25 May 2022

The 21st century SMART objective

When we hear the term SMART objective, our eyes roll, and the saying “here we go again” springs to mind. The notion of a SMART objective was created to focus on a person’s role back in the days of manufacturing and production. And while many of these valuable roles remain, many of us have never been near a manufacturing or production operation.

It’s SPECIFIC, MEASURABLE, ACHIEVABLE, REALISTIC and TIME BOUND if the acronym is followed. Yet many of us work and represent professions where the output and even the process of achieving the output can vary.

  • How do you quantify what excellent customer service is?
  • How do you determine the capability of one person over another?
  • How do you create an objective for someone and give them the best chance of achieving it?

Thankfully the likes of Kim Scott and Daniel Pink have given us answers to several of these questions, and Kim has developed a more current version of the SMART objective.

The logic

Both Daniel and Kim are clear that the dominance of manufacturing and production roles has passed, certainly in Western society. The establishment of the Knowledge Worker has now superseded these roles. A term coined by Ken Blanchard, the knowledge worker, is exactly that, a person whose main function is to capture, manage and act off the back of acquiring knowledge relating to the operations of the business they represent.

Data shows that the cost of living is rising sharply; this may adversely impact tenants and their ability to meet rent payments. (Knowledge). Utility companies provide financial support. (Knowledge) Community groups offer food back. (Knowledge) A local college provides free training (Knowledge), and the job centre runs job fairs (Knowledge). How do you get someone to act on this information? And this is where the new “M” comes in. Motivational. We need to ask the person what would motivate them to do this, which is obvious. Then there’s the second part; as their manager, we would also have a good idea of what motivates our team.

Pause for a second, and think about each member of your team. What are the top four values that each member of your team holds?

  • Uniqueness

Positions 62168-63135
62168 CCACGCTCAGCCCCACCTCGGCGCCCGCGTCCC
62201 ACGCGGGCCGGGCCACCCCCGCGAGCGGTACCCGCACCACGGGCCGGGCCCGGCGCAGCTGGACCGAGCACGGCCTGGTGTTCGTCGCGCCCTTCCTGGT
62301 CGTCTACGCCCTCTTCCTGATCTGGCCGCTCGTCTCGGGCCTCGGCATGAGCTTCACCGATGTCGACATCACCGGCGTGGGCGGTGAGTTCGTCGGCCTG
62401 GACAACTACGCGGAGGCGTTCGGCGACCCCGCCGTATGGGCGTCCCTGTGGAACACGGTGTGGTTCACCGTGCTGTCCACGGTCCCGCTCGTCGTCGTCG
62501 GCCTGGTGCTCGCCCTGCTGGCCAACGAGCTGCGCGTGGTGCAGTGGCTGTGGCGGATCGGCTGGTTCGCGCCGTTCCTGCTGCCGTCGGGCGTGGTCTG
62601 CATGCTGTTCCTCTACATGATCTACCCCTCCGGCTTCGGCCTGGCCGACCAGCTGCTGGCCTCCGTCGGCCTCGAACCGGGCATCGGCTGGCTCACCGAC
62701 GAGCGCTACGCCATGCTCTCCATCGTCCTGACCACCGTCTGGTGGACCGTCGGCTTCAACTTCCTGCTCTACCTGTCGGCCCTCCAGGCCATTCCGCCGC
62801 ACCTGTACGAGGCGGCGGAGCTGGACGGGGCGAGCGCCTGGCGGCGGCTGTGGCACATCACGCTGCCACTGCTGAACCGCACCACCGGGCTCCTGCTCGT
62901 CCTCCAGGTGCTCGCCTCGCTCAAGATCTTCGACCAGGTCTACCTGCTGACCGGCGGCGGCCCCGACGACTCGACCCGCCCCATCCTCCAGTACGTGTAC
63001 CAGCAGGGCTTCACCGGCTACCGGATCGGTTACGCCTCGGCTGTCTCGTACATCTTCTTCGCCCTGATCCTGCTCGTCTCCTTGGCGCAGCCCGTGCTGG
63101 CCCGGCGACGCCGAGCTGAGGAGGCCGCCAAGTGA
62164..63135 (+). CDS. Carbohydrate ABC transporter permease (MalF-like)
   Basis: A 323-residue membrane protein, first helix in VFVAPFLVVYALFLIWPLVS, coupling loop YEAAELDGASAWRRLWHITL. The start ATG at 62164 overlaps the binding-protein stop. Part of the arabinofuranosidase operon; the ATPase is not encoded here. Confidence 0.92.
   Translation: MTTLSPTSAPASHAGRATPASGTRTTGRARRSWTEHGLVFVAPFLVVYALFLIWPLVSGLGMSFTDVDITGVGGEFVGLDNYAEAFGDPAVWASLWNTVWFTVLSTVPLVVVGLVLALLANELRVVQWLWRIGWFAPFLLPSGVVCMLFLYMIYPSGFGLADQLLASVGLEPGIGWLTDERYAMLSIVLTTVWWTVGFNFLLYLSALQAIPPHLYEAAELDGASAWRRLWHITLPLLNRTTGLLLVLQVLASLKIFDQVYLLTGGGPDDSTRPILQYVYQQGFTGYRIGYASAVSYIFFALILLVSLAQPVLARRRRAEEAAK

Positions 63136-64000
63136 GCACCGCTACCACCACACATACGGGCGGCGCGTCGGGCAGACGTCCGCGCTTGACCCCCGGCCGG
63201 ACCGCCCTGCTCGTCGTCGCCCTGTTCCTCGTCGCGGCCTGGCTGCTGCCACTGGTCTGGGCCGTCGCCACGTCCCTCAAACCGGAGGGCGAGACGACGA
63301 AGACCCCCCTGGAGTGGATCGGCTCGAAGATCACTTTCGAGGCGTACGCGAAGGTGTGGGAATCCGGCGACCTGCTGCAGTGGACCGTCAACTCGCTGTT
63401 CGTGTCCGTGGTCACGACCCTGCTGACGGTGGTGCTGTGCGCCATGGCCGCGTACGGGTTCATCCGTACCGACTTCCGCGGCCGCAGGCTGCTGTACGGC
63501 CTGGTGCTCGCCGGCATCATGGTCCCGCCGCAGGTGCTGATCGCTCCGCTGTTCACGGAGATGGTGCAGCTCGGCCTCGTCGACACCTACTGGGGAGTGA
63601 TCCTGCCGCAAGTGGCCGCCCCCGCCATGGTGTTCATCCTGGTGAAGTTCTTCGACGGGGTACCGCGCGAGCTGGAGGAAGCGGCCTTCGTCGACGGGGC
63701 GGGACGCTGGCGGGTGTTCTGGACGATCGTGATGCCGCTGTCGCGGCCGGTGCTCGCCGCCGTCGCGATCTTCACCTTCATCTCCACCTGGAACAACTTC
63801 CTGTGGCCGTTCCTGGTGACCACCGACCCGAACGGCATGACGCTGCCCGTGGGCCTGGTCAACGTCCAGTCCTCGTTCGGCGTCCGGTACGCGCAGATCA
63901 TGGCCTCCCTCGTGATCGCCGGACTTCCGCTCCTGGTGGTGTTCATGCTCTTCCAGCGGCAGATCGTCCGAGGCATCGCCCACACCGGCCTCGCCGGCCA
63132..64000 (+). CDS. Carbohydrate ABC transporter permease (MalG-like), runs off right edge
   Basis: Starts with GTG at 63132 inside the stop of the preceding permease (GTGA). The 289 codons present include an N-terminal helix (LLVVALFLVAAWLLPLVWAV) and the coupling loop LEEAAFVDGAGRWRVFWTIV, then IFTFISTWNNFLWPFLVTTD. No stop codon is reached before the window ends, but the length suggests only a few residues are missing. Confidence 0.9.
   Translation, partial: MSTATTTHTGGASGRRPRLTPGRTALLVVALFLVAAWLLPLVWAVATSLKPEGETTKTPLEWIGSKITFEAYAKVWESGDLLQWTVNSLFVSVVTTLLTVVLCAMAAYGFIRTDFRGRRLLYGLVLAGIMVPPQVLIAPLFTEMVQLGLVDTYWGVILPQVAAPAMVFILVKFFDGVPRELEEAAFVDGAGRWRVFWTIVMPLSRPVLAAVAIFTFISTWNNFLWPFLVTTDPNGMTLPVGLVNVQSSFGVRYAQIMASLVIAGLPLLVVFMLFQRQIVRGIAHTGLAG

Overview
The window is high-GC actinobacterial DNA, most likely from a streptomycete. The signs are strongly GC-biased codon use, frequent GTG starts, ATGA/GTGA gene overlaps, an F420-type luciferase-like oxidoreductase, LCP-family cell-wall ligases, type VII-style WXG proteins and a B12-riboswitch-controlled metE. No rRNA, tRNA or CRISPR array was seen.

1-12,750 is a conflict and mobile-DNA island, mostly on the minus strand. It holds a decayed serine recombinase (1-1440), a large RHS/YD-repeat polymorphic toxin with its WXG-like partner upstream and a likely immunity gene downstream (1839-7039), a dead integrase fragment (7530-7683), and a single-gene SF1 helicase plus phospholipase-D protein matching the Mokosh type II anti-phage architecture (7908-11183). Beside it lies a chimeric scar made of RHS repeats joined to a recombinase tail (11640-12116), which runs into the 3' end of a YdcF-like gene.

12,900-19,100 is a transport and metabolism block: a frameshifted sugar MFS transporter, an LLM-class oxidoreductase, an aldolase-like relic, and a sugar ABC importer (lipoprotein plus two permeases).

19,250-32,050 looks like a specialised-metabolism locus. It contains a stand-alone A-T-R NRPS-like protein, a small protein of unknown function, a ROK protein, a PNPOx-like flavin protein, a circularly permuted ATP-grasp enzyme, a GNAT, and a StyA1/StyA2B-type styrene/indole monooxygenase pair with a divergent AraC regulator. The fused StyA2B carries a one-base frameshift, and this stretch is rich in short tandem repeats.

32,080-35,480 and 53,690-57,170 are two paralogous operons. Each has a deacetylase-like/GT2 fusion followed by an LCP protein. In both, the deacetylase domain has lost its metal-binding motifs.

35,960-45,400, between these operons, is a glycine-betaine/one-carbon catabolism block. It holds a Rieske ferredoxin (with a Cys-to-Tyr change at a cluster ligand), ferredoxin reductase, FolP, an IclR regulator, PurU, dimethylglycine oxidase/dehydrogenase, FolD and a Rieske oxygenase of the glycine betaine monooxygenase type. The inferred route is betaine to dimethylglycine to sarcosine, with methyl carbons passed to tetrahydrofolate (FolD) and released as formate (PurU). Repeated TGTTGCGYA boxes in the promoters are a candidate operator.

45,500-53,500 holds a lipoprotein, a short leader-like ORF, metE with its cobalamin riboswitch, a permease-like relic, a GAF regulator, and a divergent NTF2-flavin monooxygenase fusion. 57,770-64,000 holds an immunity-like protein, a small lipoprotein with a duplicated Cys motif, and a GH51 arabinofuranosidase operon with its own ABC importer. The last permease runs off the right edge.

• Status
  • Imagination
  • Curiosity
  • Unity
  • Stewardship
  • Independence
  • Decisiveness
  • Winning
  • Recognition
  • Fairness
  • Brilliance
  • Spontaneous
  • Respect
  • Family
  • Accomplishment
  • Stability
  • Harmony
  • Control
  • Acceptance.
Quick ways to identify values

Manager: What do you enjoy most about your role Jo?
Jo: Well I like that each day can be different
Manager: Likewise, we get involved in a lot… Humour me for a sec, with each day being different, what does that give you?
Jo: What do you mean?
Manager: With days being so different, I’m curious to know what you feel that you get from doing this work?
Jo: For me it’s the variety and the opportunity to work with many different people to figure things out and get things done
Manager: Interesting, so a few things that are important to you are Variety, Collaboration, Problem Solving and Results?
Jo: Yea, that sounds about right
Manager: Good to know, out of interest, which of those 4 is most important to you?
Jo: Oh, collaboration without doubt because I really love the vibe and energy of working with others

Through this simple conversation we’ve discovered 4 of Jo’s values and we also know which is most important, meaning we can consider establishing some objectives more aligned with collaboration.   

Think again about the people on your team, what are their top four values and which of these is most important to them? Knowing this means we’re able to set objectives that will be motivating and engaging, meaning people on our teams will be more satisfied in their role.

Produced by REAL Leaders CIC

R.E.A.L stands for “Relevant, Effective, Authentic, Lasting” leaders that we help to shape through our Community Interest Company.

We believe that some of the best leaders are those that are great at building lasting relationships and go out of their way to help others. Our programmes are designed to bring this out in the people we work with.